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To: Graybeard58

You’re a green dream, Gray.


9 posted on 04/28/2008 1:01:34 PM PDT by beaversmom
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To: Sybeck1

Right. A company in my industry is known for its four-day work schedule, but nobody else in the industry wants to implement it because the senior people in that company always end up working five days anyway.


10 posted on 04/28/2008 1:02:20 PM PDT by Alberta's Child (I'm out on the outskirts of nowhere . . . with ghosts on my trail, chasing me there.)
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To: llevrok

I used to work four 10s. Now I work four 11 or 12s. I love it! I’d rather work four 12 hour days than five 8 hour days. Three day weekends every week are awesome!


11 posted on 04/28/2008 1:03:47 PM PDT by Drew68
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To: Slapshot68

Well, as a soldier, my typical duty day lasts for about 10.5 hours. And I commute via a five-minute walk. Although if you take out personal hygiene and lunch time, that’s only 8 hours. But it was 9 hours today.


12 posted on 04/28/2008 1:04:58 PM PDT by tlj18 (Governor Sarah Palin for Vice President!)
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To: Graybeard58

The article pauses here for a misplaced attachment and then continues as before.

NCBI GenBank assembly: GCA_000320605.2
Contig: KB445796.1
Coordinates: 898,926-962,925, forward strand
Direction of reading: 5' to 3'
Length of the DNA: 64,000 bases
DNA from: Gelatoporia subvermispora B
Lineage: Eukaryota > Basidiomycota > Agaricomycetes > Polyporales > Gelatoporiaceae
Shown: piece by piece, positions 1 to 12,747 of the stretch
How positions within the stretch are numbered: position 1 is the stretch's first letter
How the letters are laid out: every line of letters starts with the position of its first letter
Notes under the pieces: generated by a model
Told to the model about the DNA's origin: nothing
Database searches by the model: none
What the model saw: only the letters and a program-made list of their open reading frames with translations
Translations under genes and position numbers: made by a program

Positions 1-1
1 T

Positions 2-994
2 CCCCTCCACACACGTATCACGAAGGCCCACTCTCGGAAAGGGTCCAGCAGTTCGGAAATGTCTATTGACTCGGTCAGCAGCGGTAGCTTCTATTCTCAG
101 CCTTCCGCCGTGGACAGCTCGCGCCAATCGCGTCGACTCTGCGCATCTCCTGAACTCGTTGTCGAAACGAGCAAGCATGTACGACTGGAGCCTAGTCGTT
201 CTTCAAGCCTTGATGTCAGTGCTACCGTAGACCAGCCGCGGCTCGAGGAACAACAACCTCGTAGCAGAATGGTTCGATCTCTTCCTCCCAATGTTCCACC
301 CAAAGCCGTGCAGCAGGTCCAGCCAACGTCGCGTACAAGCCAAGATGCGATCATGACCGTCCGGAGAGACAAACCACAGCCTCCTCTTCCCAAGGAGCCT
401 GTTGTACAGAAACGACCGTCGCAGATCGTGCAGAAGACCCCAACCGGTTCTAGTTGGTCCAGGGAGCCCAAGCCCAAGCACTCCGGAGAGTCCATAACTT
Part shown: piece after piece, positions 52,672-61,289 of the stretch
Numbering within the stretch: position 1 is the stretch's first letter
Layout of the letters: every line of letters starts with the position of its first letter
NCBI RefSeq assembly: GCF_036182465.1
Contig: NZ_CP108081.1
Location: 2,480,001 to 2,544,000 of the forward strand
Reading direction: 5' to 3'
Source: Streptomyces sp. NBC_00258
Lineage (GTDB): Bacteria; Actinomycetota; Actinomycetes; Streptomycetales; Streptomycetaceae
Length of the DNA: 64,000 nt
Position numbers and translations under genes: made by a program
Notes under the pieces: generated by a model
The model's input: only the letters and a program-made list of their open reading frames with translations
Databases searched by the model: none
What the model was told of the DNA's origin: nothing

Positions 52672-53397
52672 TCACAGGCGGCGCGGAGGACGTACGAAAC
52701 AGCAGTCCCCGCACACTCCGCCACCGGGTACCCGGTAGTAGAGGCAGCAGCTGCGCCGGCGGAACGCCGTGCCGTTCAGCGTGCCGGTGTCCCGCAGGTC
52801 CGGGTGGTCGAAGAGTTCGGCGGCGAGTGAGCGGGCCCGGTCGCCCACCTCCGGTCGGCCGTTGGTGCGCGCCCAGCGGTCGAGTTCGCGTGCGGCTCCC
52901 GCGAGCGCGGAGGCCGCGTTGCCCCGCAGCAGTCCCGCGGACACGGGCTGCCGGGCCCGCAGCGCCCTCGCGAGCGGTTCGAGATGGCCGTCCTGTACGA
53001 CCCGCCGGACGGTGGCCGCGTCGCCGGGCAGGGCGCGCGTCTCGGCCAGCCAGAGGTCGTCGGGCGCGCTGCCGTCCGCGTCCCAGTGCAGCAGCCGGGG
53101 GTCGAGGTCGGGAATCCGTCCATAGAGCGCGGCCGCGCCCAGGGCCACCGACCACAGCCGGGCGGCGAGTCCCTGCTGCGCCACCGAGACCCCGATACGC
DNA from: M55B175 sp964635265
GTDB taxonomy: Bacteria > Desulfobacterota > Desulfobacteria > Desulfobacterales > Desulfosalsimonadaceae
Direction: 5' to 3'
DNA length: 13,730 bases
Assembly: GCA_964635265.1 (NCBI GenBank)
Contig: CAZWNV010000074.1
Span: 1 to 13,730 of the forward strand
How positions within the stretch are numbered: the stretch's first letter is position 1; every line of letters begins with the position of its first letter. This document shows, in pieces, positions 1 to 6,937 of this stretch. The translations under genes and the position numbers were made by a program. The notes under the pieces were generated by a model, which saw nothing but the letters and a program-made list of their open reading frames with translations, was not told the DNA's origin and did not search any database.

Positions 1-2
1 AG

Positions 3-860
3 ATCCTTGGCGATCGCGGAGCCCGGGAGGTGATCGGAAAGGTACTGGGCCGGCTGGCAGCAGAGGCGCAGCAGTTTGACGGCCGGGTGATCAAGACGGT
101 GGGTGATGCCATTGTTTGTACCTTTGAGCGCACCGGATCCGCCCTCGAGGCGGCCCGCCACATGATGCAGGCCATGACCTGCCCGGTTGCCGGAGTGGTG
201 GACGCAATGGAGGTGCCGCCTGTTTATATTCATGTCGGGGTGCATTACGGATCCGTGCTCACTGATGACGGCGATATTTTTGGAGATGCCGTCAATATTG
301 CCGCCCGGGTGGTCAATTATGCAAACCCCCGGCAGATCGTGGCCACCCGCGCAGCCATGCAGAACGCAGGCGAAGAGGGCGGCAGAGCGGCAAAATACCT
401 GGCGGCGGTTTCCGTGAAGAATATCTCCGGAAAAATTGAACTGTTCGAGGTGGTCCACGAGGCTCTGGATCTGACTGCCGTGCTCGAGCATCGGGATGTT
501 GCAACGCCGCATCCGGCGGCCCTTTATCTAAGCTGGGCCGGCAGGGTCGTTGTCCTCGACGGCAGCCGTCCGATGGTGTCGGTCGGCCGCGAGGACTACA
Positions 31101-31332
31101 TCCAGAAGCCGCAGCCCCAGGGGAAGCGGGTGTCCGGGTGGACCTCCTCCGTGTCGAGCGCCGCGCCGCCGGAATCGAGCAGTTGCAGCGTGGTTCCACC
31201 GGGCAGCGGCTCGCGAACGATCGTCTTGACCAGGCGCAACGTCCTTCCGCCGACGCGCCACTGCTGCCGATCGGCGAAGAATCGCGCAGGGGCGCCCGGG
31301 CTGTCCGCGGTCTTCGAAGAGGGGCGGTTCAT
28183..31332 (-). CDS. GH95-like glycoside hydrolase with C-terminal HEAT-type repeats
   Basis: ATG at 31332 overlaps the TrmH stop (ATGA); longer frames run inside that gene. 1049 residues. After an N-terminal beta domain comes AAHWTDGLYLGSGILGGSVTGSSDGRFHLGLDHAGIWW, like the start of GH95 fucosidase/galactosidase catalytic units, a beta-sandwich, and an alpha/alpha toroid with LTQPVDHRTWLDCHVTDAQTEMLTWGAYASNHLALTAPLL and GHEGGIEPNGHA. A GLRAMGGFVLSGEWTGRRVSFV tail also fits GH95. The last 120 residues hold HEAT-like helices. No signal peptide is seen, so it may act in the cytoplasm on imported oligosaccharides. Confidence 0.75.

And we thank you for contributing...


13 posted on 04/28/2008 1:06:28 PM PDT by Eric in the Ozarks
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To: Alberta's Child
I worked a 4-10 schedule during the Carter misadministration. We were off Friday through Sunday. With a Monday holiday we all on the road to somewhere. Who just sits at home with a 3 to 4 day weekend? I doubt total gas used was any less overall.
14 posted on 04/28/2008 1:06:44 PM PDT by dblshot
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To: llevrok

The math is off a bit, but since so many take advantage of non-work days to drive to the mall anyway, the net saving would be zero or even worse.


15 posted on 04/28/2008 1:07:23 PM PDT by RightWhale (Repeal the Law of the Excluded Middle)